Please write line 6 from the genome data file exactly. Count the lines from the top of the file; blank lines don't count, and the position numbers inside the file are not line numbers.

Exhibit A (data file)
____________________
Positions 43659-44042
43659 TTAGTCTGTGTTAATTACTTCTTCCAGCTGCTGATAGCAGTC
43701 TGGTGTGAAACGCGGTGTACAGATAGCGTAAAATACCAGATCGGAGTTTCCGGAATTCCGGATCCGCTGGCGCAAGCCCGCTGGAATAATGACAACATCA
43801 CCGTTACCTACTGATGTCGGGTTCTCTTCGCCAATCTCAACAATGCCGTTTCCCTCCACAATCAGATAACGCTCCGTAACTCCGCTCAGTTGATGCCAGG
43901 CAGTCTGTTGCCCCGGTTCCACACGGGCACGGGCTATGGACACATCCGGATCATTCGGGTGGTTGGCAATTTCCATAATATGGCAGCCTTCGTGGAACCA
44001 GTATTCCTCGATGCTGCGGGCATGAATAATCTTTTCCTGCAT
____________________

44001 GTATTCCTCGATGCTGCGGGCATGAATAATCTTTTCCTGCAT